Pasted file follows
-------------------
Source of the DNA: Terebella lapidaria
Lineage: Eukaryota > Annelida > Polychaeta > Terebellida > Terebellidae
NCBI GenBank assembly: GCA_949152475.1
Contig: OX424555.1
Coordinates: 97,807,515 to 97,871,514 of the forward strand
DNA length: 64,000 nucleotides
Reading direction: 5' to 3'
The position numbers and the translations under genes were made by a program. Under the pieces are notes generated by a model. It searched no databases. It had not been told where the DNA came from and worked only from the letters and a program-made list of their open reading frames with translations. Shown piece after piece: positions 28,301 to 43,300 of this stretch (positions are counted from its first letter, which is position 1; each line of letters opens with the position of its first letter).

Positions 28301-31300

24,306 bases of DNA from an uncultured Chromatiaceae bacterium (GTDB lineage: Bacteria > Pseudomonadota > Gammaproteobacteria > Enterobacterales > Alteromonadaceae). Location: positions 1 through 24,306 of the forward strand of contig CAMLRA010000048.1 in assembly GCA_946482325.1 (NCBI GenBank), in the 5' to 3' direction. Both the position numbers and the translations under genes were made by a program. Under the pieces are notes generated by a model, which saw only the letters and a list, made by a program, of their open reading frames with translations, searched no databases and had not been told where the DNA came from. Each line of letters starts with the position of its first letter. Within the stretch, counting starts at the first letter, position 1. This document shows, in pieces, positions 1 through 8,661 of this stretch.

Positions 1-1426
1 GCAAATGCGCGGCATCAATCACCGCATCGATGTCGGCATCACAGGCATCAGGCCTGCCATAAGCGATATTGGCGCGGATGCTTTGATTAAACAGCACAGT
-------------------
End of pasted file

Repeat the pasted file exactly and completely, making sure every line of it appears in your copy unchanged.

Source of the DNA: Terebella lapidaria
Lineage: Eukaryota > Annelida > Polychaeta > Terebellida > Terebellidae
NCBI GenBank assembly: GCA_949152475.1
Contig: OX424555.1
Coordinates: 97,807,515 to 97,871,514 of the forward strand
DNA length: 64,000 nucleotides
Reading direction: 5' to 3'
The position numbers and the translations under genes were made by a program. Under the pieces are notes generated by a model. It searched no databases. It had not been told where the DNA came from and worked only from the letters and a program-made list of their open reading frames with translations. Shown piece after piece: positions 28,301 to 43,300 of this stretch (positions are counted from its first letter, which is position 1; each line of letters opens with the position of its first letter).

Positions 28301-31300

24,306 bases of DNA from an uncultured Chromatiaceae bacterium (GTDB lineage: Bacteria > Pseudomonadota > Gammaproteobacteria > Enterobacterales > Alteromonadaceae). Location: positions 1 through 24,306 of the forward strand of contig CAMLRA010000048.1 in assembly GCA_946482325.1 (NCBI GenBank), in the 5' to 3' direction. Both the position numbers and the translations under genes were made by a program. Under the pieces are notes generated by a model, which saw only the letters and a list, made by a program, of their open reading frames with translations, searched no databases and had not been told where the DNA came from. Each line of letters starts with the position of its first letter. Within the stretch, counting starts at the first letter, position 1. This document shows, in pieces, positions 1 through 8,661 of this stretch.

Positions 1-1426
1 GCAAATGCGCGGCATCAATCACCGCATCGATGTCGGCATCACAGGCATCAGGCCTGCCATAAGCGATATTGGCGCGGATGCTTTGATTAAACAGCACAGT